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First Impressions: UFO Online


I've written about UFO Online before. It should be obvious how much I am looking forward to this new browser-based, turn-based strategy combat game. When I got to sit down with representatives from publisher gamigo at E3 earlier this year, I felt that familiar old feeling that I used to get when shopping for tabletop gaming miniatures. There's something about controlling a squad of little dudes with guns, something that seems to resonate with my generation.

Well, the board game has gone digital, and now we do not have to drive for miles and miles to get to the closest gaming shop and wade through six feet of nerddom just to hope that we aren't teamed up with players who really give the hobby a stereotypical bad name. Now we can digitally join up with fellow game geeks and have it out across worlds that fit in our browser.

I was able to take a bit of a tour through UFO Online over the last week. So what did I find? Click past the cut and I'll let you know.

UFO Online screenshot
The very first point I want to make is that the game is currently in closed beta phase. Honestly there were times when it felt more like an alpha, but the developers were OK with our coverage of the title. The players in the chat seemed to acknowledge the presence of all the bugs and lag and actually seemed willing to send in suggestions, bug reports, and game results. On one hand, I hate playing during testing phases, especially for a title that I am very excited for. I simply do not like spoilers of any kind and really do not have time to be checking out a game that might be riddled with bugs. On the other hand, it is exciting to see a game morph and change as testing moves along, and it's fun to be part of the process. Many developers really listen to their testers, so in many ways it's a chance for gamers to have a hand in the development of the game.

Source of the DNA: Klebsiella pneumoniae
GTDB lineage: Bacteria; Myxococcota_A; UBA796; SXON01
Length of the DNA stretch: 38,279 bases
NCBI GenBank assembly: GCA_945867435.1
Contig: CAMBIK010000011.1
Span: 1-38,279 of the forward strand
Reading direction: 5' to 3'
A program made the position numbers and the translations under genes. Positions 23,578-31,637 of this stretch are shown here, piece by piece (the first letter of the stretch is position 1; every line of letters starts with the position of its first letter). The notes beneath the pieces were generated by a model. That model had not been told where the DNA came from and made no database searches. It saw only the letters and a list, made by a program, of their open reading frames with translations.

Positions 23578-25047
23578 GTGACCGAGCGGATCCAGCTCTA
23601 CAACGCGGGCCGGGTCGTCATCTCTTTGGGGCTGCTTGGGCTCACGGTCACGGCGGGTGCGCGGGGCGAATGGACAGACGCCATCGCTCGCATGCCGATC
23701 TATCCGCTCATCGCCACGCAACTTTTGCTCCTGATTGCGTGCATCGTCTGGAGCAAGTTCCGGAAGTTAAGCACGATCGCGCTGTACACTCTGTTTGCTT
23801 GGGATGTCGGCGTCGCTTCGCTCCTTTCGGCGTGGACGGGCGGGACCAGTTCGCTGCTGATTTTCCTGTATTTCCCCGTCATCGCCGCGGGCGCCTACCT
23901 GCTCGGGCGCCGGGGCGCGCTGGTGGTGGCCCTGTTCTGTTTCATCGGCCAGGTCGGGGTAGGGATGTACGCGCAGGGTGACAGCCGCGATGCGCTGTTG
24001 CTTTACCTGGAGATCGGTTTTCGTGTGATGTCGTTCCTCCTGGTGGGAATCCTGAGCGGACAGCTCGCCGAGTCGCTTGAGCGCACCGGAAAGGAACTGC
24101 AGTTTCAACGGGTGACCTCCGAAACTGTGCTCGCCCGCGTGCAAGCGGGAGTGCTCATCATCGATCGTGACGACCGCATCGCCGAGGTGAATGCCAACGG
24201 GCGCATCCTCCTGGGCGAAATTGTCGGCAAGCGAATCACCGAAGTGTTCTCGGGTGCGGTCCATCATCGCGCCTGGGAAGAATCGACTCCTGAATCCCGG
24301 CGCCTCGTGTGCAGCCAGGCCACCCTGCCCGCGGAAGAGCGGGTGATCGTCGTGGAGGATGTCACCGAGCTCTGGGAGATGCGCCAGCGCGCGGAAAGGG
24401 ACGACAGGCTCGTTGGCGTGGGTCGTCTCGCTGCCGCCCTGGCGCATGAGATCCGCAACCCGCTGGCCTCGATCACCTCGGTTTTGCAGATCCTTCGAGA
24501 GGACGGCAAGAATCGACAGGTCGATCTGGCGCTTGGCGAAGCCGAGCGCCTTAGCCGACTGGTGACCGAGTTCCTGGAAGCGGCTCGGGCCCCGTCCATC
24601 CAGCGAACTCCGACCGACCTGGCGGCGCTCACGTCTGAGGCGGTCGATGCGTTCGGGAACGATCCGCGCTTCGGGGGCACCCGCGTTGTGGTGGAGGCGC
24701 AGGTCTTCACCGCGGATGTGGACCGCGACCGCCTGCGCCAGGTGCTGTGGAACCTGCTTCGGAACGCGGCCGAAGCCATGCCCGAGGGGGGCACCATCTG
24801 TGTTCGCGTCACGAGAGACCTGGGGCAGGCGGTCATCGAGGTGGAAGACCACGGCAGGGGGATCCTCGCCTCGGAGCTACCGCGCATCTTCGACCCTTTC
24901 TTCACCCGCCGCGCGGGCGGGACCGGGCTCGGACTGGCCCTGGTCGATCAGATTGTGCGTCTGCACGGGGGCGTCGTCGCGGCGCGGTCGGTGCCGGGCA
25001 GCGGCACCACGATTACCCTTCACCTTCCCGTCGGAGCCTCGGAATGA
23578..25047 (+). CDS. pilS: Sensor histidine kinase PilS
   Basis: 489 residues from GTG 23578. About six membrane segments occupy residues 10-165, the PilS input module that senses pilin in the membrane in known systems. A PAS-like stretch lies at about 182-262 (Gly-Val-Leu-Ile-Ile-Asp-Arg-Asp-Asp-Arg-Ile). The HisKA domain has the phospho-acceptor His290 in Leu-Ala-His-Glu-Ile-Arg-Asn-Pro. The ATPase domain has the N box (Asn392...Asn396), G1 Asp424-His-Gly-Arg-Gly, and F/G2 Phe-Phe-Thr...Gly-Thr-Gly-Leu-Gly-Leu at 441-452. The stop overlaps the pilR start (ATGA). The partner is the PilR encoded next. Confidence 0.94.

Even though I understand how testing works, I couldn't help but become frustrated with some of the lag, missing artwork, sluggish UI response and general unfinished appearance of the game. I really wanted to play this game as it would be on release day. I want to see the smooth art and style that the Unity engine can make within a browser environment, and I knew that a week in a game that has so many issues (for obvious reasons) would not really be enough to really warrant a full preview.

Still, I soldiered on. When I was able to get into a single-player mission or a PvP match, I had a lot of fun. What's so great about UFO Online, other than the previously mentioned board game-like qualities of it, is the way the game allows players to take their time. While in my base area, I was able to heal my squad members using a wonderful timed healing mode (one that I could speed up with virtual cash) or outfit them with new skills, weapons, and crafted items. I could plan out the strengths and tweak the weaknesses of my tiny army, and I could ask the chat for advice. Skill planning in particular was a bit odd but refreshing. Your tiny heroes earn skill points that can be placed into a pyramid of abilities. It's a chance to tweak your characters even more, and I fully expect exhaustive guides that show just how perfect they can be.